SuttaCentral

How is the exterior suffering?


#21

So if the external factors remain subject to dukkha, and we are stuck with them, how does the cessation of dukkha actually happen?


#22

I think this was discussed at length. :heart: Sorry I can’t find the posts now.


#23

Hi Martin I would contemplate first why is dukkha (in relation to existence) perceived as dukkha first. If you think (for ex: old age) dukkha is not dukkha then going from there to cause of dukkha, cessation and path will be complicated. Also we have to remember that dukkha arise within us. Nothing external is labelled as dukkha. I am not saying you have no idea about it. But if in doubt go back to step one and try to clear the remaining doubt in there to 0% first. I hope the suttas and watching your thoughts will help. :pray:t4:


#24

Agree.
That is why we have to eliminate craving so we will not stuck with external or internal.
Good post.


#25

My assumption has been that dukkha is purely “internal”, and that dukkha fully ceases for the Arahant.
But have another look at the OP sutta, which says that sense-objects (the “exterior”) are also dukkha. This raises a question: How does dukkha cease if sense-objects are inherently unsatisfactory, due to anicca? How does dukkha cease while sense-objects continue?
If you check the adjoining suttas, you’ll see that dukkha here is one of the three marks of existence.


#26

I see your point.
For Arahants only the Dukkha Dukkha applies. In my opinion, Not other two.


#27

As for whether Arahants still experience dukkha, note the refrain in AN10.28: “In this very life he makes an end of suffering”.


#28

“My assumption has been that dukkha is purely “internal”, and that dukkha fully ceases for the Arahant.”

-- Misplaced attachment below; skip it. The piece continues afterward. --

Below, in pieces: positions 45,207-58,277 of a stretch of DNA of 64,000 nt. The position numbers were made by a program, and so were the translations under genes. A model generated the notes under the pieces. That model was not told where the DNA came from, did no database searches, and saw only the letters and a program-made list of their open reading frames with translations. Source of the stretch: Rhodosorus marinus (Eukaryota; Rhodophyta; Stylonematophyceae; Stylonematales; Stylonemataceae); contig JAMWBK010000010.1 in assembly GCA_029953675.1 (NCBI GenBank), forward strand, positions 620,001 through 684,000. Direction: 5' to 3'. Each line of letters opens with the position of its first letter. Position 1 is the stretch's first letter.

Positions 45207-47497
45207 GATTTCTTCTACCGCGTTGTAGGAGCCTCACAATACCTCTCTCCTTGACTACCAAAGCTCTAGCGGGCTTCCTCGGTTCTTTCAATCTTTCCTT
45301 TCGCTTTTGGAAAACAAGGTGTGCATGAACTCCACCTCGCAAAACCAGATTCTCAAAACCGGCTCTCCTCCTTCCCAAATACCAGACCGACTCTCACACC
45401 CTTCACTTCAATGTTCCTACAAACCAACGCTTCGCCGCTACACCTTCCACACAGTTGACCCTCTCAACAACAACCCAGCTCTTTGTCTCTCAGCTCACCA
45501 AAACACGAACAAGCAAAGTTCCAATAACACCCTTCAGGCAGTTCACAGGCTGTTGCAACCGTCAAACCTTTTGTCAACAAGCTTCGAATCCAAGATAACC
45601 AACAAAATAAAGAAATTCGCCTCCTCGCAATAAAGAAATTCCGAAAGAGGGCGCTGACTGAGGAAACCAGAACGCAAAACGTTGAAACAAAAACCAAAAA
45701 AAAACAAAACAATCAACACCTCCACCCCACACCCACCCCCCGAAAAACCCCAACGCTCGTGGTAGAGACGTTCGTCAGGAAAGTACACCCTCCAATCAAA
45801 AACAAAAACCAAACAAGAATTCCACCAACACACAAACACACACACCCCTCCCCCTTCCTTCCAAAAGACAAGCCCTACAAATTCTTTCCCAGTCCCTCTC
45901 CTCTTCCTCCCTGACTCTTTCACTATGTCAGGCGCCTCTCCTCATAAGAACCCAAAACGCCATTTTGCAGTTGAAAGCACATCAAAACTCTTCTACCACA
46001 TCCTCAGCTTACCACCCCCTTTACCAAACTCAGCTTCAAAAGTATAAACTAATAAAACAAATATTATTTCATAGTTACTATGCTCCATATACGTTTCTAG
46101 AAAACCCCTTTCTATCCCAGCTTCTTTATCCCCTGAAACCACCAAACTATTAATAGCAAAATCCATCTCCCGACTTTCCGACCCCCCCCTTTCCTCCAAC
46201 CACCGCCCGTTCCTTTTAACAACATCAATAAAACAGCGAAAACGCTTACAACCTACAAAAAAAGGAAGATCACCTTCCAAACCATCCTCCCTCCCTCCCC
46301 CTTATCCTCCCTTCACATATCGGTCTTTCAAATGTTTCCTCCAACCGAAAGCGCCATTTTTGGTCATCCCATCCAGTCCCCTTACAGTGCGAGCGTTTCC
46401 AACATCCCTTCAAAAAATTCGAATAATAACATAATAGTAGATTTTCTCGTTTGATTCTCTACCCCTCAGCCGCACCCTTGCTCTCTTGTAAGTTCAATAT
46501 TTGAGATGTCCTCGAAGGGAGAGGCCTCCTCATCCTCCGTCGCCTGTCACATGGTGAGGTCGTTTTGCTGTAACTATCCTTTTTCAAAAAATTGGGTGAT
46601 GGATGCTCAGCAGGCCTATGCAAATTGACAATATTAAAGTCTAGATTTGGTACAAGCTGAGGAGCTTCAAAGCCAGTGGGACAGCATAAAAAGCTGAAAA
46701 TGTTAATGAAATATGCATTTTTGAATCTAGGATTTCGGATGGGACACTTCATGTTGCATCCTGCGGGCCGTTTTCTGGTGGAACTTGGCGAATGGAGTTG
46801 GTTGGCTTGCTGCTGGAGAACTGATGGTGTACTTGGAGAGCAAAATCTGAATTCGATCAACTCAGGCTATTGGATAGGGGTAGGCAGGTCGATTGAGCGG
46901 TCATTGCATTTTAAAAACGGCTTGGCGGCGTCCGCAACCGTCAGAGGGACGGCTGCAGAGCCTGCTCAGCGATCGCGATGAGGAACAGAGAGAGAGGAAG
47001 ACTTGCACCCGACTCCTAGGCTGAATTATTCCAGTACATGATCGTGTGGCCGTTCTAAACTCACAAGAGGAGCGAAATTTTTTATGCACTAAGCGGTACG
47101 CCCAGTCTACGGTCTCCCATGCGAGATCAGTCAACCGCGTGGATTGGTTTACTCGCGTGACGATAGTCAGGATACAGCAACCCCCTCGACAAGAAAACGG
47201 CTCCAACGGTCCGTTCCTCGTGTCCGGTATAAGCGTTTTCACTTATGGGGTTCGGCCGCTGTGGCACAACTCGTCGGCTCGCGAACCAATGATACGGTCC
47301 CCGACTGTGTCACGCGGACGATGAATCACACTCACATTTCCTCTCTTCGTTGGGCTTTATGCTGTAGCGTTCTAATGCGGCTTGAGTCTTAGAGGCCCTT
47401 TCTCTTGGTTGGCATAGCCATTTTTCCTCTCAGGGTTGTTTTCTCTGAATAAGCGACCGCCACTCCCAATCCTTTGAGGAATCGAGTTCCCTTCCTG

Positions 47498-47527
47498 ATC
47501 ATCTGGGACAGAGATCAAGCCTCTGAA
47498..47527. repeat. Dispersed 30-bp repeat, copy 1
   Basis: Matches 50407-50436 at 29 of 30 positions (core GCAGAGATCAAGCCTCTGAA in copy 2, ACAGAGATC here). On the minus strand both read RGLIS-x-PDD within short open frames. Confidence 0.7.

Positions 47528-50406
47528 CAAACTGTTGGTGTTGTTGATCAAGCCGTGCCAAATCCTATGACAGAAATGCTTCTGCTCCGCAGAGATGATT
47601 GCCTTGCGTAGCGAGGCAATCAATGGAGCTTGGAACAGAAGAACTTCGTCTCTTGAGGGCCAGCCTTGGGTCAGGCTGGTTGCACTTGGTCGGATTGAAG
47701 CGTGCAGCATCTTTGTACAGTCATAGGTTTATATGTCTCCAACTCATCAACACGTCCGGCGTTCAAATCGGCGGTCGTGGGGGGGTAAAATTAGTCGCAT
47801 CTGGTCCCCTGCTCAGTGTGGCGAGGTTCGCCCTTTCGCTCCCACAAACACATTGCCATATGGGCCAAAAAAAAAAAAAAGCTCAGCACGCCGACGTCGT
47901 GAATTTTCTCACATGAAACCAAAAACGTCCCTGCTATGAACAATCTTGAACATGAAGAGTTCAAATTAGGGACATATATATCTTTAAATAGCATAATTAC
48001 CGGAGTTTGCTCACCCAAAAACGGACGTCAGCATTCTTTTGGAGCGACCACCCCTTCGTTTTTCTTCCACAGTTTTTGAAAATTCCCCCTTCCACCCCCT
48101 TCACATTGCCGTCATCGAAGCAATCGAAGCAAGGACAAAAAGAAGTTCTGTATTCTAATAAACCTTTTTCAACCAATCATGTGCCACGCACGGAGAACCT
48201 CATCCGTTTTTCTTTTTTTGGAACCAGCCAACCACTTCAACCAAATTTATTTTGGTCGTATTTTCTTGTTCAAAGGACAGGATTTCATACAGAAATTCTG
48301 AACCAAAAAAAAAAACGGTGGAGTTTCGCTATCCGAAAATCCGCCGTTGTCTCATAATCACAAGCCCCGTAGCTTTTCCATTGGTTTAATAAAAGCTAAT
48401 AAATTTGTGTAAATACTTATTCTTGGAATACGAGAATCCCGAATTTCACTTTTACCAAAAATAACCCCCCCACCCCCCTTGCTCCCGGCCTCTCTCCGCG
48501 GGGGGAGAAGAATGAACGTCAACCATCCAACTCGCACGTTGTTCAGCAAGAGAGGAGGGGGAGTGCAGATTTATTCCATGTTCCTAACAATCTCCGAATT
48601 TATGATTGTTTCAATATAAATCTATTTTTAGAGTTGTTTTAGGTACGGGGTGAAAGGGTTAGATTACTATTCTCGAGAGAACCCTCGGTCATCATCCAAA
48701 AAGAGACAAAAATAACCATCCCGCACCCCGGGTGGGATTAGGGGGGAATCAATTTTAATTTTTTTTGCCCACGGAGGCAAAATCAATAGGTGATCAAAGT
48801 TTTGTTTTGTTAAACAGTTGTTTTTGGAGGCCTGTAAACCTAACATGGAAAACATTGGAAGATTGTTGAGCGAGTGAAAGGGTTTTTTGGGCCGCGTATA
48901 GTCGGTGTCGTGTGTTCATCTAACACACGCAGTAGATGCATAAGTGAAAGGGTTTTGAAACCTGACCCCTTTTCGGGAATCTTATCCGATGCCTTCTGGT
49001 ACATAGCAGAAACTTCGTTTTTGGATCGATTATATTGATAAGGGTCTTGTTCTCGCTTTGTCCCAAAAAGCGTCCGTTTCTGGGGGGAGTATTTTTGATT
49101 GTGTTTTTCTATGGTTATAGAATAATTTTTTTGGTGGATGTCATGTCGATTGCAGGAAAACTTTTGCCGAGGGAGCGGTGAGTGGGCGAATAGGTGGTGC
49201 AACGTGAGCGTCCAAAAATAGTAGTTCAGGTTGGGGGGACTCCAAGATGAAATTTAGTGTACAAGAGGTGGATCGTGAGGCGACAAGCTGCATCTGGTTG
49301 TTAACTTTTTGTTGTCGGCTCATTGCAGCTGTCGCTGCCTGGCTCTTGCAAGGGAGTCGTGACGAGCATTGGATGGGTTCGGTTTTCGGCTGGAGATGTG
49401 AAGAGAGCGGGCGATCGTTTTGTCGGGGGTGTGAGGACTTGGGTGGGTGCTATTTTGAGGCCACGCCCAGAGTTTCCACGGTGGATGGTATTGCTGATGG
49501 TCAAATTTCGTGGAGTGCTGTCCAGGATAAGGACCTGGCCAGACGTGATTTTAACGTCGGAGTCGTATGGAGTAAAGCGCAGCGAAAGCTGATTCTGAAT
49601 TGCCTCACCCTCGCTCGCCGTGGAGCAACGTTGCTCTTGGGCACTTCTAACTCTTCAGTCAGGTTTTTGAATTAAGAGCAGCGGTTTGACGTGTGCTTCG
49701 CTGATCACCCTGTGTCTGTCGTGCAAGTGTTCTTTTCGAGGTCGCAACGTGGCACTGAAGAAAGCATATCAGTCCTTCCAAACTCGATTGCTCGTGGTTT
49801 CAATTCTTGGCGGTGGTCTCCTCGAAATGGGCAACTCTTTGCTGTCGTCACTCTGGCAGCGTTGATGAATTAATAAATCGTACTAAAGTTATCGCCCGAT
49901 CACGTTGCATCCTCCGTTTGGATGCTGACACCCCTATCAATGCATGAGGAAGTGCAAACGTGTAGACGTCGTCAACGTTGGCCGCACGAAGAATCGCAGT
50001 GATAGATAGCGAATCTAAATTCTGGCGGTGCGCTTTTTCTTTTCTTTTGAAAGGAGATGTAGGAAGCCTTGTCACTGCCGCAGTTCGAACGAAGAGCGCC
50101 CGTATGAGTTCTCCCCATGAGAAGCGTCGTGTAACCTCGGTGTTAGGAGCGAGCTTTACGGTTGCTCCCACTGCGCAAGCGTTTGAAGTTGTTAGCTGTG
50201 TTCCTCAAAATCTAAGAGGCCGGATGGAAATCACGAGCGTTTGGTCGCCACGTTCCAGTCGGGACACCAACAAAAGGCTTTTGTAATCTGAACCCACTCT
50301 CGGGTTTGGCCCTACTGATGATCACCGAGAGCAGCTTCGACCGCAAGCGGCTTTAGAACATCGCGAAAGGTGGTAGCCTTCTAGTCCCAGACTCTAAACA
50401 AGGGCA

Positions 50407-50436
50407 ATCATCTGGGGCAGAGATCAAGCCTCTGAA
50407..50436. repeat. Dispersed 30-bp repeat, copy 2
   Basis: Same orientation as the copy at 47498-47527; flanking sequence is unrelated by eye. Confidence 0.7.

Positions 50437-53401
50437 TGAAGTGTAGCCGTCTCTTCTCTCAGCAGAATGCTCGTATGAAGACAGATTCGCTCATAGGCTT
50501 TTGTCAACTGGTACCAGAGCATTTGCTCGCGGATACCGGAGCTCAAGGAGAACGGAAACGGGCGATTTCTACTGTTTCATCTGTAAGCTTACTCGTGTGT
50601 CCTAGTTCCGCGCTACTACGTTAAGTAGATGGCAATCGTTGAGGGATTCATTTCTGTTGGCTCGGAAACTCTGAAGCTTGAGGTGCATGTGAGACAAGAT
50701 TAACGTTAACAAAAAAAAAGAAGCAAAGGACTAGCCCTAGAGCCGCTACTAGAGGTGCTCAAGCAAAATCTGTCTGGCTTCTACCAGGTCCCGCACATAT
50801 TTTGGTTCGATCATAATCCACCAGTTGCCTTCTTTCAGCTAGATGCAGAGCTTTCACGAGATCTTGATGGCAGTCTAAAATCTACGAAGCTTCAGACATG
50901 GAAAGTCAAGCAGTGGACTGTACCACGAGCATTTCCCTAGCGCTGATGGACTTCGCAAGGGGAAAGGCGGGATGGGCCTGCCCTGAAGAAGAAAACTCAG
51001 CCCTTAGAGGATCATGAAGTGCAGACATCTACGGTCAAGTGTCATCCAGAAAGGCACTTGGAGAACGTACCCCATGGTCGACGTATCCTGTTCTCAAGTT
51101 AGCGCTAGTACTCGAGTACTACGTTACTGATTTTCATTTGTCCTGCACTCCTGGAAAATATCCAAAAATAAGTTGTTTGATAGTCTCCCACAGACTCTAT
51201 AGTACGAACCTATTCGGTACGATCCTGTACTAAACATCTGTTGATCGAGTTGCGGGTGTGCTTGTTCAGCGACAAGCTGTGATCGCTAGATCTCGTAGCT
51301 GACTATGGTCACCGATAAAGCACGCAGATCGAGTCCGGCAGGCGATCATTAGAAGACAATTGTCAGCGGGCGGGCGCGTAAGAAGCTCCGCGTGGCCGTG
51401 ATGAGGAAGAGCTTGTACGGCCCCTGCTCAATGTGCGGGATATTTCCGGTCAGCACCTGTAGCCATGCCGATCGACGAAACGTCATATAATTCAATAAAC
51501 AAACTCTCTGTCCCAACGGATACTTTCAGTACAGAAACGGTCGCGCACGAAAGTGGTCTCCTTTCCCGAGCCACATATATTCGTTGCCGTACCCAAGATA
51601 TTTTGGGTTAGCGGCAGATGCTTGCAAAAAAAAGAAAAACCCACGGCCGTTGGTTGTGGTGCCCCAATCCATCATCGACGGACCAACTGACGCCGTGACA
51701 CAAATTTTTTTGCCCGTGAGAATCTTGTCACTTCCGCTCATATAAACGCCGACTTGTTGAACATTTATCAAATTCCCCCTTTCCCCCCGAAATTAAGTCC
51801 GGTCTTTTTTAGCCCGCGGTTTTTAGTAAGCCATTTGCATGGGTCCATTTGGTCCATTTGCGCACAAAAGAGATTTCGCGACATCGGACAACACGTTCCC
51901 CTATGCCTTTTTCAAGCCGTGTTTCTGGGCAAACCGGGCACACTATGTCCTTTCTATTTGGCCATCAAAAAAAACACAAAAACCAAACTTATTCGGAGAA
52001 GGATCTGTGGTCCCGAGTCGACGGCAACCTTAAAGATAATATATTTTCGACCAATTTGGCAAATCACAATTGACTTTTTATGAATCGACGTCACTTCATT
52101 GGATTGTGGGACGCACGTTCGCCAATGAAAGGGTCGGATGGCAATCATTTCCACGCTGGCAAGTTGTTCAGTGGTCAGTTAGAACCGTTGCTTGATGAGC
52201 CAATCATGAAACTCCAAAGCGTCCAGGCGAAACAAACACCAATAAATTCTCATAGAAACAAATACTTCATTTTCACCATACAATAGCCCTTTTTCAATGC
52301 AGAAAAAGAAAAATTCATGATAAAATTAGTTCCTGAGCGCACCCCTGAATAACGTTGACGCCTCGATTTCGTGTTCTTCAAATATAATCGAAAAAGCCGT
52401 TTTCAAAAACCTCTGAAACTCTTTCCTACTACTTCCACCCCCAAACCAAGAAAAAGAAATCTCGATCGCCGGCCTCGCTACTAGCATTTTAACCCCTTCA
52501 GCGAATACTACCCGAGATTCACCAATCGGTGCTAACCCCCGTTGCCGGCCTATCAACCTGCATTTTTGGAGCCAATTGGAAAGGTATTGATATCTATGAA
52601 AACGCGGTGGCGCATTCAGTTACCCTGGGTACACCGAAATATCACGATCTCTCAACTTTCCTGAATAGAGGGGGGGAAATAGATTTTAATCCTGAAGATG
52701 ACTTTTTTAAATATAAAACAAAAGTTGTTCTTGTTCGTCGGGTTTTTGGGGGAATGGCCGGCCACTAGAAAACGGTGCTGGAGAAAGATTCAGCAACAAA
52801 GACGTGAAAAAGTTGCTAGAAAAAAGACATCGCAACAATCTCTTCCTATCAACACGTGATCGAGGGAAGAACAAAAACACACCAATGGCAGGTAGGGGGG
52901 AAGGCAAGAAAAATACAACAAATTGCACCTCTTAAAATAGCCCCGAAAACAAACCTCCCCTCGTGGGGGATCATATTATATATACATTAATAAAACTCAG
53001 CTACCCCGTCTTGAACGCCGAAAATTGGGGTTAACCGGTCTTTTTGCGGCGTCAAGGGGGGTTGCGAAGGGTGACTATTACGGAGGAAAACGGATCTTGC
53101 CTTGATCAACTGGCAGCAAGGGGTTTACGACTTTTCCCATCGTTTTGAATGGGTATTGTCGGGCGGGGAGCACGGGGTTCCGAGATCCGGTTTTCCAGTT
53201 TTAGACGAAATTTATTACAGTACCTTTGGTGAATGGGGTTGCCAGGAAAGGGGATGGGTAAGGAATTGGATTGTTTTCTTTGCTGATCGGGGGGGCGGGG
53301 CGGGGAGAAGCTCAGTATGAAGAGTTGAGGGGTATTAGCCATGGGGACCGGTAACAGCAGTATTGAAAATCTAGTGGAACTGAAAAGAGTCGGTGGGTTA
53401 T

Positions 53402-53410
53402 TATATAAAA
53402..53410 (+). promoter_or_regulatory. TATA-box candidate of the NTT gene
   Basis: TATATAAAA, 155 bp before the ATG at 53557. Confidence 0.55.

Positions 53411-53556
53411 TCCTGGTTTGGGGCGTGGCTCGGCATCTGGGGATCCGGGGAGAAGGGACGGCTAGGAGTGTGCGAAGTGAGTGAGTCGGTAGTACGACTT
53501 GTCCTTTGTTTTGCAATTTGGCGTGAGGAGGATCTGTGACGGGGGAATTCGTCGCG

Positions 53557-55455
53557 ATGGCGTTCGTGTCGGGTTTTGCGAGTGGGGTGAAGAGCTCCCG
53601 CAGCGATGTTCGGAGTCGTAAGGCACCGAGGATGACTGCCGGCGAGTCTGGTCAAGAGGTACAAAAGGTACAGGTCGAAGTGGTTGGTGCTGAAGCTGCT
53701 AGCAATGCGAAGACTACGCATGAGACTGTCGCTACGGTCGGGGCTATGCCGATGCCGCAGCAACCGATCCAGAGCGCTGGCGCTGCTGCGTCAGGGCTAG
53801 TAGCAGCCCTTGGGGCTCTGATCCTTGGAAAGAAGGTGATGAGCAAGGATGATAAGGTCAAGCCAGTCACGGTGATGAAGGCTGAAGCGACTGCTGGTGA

Since the cause of dukkha is craving, when craving stops dukkha stops. For arahants it’s the craving for existence that has stopped. So (according to my understanding) exterior sense bases can still generate feelings in an arahant but it doesn’t give rise to craving and clinging to create new existence moments that will fuel the samsaric journey.

For example if an arahant’s dukkha is pain because of old age or sickness you can’t really say an arahant doesn’t feel it because he has let go of craving (i.e dukkha has ceased). In my knowledge then he is a dead man. :skull::pray:t4: IMO he still feels without a reaction with a self view.

“OP sutta, which says that sense-objects (the “exterior”) are also dukkha. This raises a question: How does dukkha cease if sense-objects are inherently unsatisfactory, due to anicca?”

The way I read the sutta,
“Sights, sound, smell, taste,touch,thoughts (external sense bases) are suffering.”
(Who sees, hears, etc.,? Five grasping aggregates. Why is it suffering? It can’t control those the way it wants)

“The cause and condition that gives rise to sights also suffering.”
what gives rise to sight, sound, smell etc.,? 5 grasping aggregates.
Since sights are produced by what is suffering,(grasping aggregates) how could there be happiness?

[4.1Now this is the noble truth of suffering.4.2Rebirth is suffering; old age is suffering; illness is suffering; death is suffering; association with the disliked is suffering; separation from the liked is suffering; not getting what you wish for is suffering. In brief, the five grasping aggregates are suffering. ]
SN 56.11

Perhaps my wording is not aligned with the suttas. So ignore if it is confusing. :pray:t4:


#29

Agree.
Arahants do experience pain but not Dukkha.


#30

I see this in terms of the Arrow Sutta, ie the Arahant is subject to bodily pain (first arrow) but immune from mental anguish (second arrow).

But I’m not sure this addresses the problem raised in your OP, ie dukkha as one of the three marks, dukkha as an inherent quality of exterior sense-objects.


#31

A few possibly useful suttas

“There are, O monks, these three feelings: pleasant, painful and neither-painful-nor-pleasant. Pleasant feelings should be known as painful, painful feelings should be known as a thorn, and neither-painful-nor-pleasant feelings should be known as impermanent. If a monk has known the feelings in such a way, it is said of him that he has the right outlook (sammaddaso). He has cut off craving, severed the fetters (to existence) and, through the full penetration of conceit, he has made an end of suffering.”

Tisso imā bhikkhave vedanā. Katamā tisso: sukhā vedanā dukkhā vedanā adukkhamasukhā vedanā. Sukhā bhikkhave vedanā dukkhato daṭṭhabbā, dukkhā vedanā sallato daṭṭhabbā, adukkhamasukhā vedanā aniccato daṭṭhabbā. Datthabba Sutta: To Be Known

"‘Feeling should be known. The cause by which feeling comes into play… The diversity in feeling… The result of feeling… The cessation of feeling… The path of practice for the cessation of feeling should be known.’ Thus it has been said. In reference to what was it said? Nibbedhika Sutta: Penetrative